Gettysburg

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Cemetery Ridge

“Four score and seven years ago, our fathers brought forth on this continent, a new nation,

conceived in liberty, and dedicated to the proposition that all men are created equal.”

President Abraham Lincoln––The Gettysburg Address

Gettysburg. Simply writing the place name brings me back to the day that I visited an american civil war site, where 46,000 to 51,000 soldiers forfeited their lives during the summer month of July 1–3, 1863. Standing above cemetery ridge gave me a profound sense of sorrow to consider the sacrifices made on this ground. So many live’s lost––four score and seven years ago …

The Gettysburg Cemetary

The Gettysburg National Cemetery (Poem borrowed from a sign marker at the national cemetery)

Many would describe me as having a sensitive soul. I see and feel shadows of life I can’t always understand. My head began to hurt as the car came close to Gettysburg. My stomach began to churn. Perhaps my lunch upset me, or perchance yesterday’s past merged with the present, but as the car turned a corner and followed the road toward the visitor’s centre, I swear I could see the shadow of soldiers walking in the woods. And laid deep in a puddle of liquid sorrow a man gazed up at the sky …

A statue of a civil war soldier, on Cemetery Ridge.

Statue of a civil war soldier on Cemetery Ridge. (Poem borrowed from a sign marker at the national cemetery)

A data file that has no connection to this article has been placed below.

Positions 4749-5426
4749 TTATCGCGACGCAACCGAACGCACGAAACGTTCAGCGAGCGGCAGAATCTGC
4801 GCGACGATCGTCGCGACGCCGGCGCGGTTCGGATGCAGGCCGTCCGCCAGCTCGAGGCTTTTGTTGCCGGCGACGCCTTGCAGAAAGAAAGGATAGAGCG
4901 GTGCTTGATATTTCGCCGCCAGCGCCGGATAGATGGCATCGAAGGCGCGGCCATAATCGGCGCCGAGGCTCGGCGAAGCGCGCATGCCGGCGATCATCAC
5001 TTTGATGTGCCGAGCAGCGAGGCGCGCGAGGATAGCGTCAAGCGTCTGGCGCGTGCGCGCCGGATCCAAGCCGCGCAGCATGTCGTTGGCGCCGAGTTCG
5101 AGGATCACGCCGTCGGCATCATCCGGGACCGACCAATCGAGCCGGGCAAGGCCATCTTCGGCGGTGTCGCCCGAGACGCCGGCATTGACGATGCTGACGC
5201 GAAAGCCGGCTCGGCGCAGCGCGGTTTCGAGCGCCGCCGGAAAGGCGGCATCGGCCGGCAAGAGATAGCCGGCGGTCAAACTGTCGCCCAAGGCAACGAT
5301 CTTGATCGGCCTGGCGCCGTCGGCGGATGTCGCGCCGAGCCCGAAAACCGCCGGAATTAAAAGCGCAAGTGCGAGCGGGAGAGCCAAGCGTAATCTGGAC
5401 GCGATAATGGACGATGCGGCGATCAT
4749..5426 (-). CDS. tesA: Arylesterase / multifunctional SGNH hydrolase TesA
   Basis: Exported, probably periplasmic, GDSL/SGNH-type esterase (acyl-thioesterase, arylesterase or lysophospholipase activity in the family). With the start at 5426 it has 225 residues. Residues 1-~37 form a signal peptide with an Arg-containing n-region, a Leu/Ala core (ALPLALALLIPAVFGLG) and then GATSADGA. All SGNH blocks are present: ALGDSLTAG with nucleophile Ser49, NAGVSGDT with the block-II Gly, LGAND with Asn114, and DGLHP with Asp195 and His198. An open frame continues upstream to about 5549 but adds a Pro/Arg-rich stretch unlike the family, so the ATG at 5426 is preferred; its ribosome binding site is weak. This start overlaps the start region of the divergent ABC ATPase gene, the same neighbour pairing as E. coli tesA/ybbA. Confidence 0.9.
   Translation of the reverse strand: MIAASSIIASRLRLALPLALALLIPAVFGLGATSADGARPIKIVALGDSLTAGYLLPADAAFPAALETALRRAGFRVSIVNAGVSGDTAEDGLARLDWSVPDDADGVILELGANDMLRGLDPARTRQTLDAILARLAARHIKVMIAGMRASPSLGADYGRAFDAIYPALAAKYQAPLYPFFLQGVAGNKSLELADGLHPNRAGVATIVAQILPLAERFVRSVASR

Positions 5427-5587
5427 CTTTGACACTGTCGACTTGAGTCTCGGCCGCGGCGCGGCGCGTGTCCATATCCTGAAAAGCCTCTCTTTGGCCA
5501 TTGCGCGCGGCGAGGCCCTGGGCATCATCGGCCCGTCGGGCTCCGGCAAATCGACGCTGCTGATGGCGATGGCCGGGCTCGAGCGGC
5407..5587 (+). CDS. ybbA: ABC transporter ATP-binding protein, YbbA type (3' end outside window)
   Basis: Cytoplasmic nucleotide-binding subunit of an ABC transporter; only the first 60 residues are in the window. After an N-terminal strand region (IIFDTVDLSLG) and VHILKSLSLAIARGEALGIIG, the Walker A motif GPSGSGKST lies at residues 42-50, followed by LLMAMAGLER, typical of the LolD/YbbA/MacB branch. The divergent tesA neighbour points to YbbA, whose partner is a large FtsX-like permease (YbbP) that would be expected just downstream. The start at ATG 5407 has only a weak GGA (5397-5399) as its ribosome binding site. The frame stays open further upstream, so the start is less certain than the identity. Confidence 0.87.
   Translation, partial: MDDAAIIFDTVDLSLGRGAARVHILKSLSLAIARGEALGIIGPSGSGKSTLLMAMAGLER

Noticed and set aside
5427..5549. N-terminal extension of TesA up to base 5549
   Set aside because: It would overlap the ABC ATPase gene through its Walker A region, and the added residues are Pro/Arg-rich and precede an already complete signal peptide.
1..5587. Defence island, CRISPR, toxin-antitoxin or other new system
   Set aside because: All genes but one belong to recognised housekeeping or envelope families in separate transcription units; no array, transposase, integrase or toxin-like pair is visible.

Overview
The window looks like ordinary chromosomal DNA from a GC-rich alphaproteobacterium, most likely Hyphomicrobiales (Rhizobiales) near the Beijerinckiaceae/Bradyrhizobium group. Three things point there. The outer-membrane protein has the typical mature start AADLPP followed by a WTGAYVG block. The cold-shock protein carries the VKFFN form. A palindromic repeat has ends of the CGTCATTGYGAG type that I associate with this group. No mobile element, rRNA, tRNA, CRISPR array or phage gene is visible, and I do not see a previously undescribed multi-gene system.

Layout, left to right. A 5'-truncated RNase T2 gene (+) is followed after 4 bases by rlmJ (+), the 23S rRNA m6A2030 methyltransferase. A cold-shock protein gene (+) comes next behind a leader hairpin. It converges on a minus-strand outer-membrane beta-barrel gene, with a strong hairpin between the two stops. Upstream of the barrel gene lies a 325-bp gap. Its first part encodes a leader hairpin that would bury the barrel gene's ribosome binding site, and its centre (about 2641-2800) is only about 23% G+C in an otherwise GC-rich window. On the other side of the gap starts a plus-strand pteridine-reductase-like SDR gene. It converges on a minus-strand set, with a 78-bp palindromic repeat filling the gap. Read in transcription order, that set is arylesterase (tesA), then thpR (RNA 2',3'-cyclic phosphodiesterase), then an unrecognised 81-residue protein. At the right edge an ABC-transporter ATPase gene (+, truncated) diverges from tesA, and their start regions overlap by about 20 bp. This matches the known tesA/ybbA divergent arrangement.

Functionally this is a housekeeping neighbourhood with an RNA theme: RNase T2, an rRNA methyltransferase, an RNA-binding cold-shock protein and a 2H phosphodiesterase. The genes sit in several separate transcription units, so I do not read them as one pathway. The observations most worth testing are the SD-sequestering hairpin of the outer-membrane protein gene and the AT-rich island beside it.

President Abraham Lincoln gave his famous Gettysburg address on November 19, 1863 to commemorate the Gettysburg National Cemetery, where many civil war soldiers both lost their lives and earned their final rest. I had mixed emotions standing on ground where a man of great stature once stood and spoke intelligent compelling words, commemorating a hallowed ground.

“We are met on a great battlefield of that war. We are met to dedicate a portion of it as

the final resting place of those who have given their lives that that nation might live.”

An angel who rests at the top of a stone sculpture. (Poem borrowed from a sign card at the cemetary.)

An angel who rests at the top of a stone monument. (Poem borrowed from a sign marker at the national cemetery.)

The sun began to set as we drove away. My stomach settled and my head cleared, but the memories of Gettysburg will live in my mind’s eye for as long as I shall live.

Pres Lincoln and Shelley

Bronze sculpture of President Abraham Lincoln at the Gettysburg visitor’s centre with Shelley Kassian

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